Completing his world tour of spectacularly bankrupt European nations, the author of The Big Short asks around about how Ireland went from poverty to "Celtic Tiger" during the real estate boom, then back again when the bubble burst:
When I arrived, in early November 2010, Irish politics had a frozen-in-time quality to it. In Iceland, the business-friendly conservative party had been quickly tossed out of power, and the women booted the alpha males out of the banks and government. (Iceland’s new prime minister is a lesbian.) In Greece the business-friendly conservative party was also given the heave-ho, and the new government is attempting to create a sense of collective purpose, or at any rate persuade the citizens to quit cheating on their taxes. (The new Greek prime minister is not merely upstanding, but barely Greek.)
Ireland was the first European country to watch its entire banking system fail, and yet its business-friendly conservative party, Fianna Fáil (pronounced “Feena Foil”), would remain in office into 2011. There’s been no Tea Party movement, no Glenn Beck, no serious protests of any kind. The most obvious change in the country’s politics has been the role played by foreigners. The Irish government and Irish banks are crawling with American investment bankers and Australian management consultants and faceless Euro-officials, referred to inside the Department of Finance simply as “the Germans.” Walk the streets at night and, through restaurant windows, you see important-looking men in suits, dining alone, studying important-looking papers. In some new and strange way Dublin is now an occupied city: Hanoi, circa 1950. “The problem with Ireland is that you’re not allowed to work with Irish people anymore,” I was told by an Irish property developer, who was finding it difficult to escape the hundreds of millions of euros in debt he owed.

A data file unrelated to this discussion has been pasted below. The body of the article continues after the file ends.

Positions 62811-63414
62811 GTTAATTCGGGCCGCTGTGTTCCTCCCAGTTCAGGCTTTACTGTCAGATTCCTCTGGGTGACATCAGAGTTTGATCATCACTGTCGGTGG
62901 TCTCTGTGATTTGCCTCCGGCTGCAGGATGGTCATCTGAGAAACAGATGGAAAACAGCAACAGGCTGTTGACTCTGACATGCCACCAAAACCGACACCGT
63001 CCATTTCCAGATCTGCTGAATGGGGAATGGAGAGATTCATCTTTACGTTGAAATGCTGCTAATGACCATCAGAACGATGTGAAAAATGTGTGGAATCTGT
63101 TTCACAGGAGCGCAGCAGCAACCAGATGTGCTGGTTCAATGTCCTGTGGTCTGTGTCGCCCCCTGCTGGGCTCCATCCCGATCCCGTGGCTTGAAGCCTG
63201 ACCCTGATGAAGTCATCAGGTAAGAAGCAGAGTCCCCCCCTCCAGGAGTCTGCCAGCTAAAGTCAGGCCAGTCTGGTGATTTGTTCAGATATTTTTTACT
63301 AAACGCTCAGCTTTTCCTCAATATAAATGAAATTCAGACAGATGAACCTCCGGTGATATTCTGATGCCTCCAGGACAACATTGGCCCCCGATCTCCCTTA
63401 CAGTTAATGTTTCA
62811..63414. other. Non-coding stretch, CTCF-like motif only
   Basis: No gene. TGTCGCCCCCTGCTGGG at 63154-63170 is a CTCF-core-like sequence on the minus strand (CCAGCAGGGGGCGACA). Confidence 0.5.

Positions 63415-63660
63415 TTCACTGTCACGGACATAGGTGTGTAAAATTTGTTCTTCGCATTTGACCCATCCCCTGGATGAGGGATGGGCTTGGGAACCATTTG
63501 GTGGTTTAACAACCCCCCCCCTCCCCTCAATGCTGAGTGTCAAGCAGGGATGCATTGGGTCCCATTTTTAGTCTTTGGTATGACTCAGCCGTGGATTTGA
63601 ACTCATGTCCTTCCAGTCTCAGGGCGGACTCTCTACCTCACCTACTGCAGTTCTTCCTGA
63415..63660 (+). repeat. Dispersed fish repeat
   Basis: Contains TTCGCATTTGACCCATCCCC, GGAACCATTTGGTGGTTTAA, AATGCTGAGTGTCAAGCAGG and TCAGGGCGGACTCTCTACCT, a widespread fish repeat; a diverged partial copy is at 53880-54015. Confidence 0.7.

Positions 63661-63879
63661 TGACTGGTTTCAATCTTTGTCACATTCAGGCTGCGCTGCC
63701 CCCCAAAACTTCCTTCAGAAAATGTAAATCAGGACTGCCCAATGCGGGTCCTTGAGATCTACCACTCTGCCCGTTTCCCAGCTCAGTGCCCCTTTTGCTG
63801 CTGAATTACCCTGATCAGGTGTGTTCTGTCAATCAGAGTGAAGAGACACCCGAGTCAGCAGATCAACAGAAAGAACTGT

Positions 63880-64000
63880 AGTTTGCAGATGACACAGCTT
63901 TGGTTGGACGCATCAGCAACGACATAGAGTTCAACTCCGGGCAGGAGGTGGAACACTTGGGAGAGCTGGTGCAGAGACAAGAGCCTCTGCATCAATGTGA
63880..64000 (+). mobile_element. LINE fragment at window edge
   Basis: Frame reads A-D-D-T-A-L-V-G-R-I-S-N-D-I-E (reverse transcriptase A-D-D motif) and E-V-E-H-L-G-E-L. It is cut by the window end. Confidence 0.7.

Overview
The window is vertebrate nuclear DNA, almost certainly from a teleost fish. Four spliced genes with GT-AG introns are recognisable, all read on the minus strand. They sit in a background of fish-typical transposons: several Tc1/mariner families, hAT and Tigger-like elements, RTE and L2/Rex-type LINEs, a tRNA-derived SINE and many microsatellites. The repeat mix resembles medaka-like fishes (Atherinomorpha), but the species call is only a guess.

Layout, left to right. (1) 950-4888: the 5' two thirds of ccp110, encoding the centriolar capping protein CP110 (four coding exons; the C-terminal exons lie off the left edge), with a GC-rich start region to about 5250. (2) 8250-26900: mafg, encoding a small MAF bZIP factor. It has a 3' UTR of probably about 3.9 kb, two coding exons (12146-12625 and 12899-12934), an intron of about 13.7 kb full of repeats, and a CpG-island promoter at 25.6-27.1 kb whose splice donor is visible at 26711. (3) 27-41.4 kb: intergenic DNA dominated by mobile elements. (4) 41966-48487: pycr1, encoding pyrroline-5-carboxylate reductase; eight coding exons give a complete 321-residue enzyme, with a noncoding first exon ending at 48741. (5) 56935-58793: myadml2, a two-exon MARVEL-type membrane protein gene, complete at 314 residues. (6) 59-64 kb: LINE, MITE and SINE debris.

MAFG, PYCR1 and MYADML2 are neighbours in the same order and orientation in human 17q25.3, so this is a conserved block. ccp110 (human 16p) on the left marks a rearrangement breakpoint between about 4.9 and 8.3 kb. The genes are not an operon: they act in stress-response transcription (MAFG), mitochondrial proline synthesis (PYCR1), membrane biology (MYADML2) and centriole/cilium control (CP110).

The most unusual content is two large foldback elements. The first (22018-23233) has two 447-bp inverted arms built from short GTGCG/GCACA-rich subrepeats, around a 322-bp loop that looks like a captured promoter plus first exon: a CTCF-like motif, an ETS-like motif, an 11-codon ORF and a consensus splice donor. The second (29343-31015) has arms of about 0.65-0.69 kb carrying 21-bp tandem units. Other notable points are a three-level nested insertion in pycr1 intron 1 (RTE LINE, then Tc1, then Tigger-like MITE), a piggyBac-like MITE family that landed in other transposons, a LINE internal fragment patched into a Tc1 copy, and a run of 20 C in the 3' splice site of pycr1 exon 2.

Pro tip: this article, and the Greek-centric one before it, are best experienced in the just-relaunched Readability.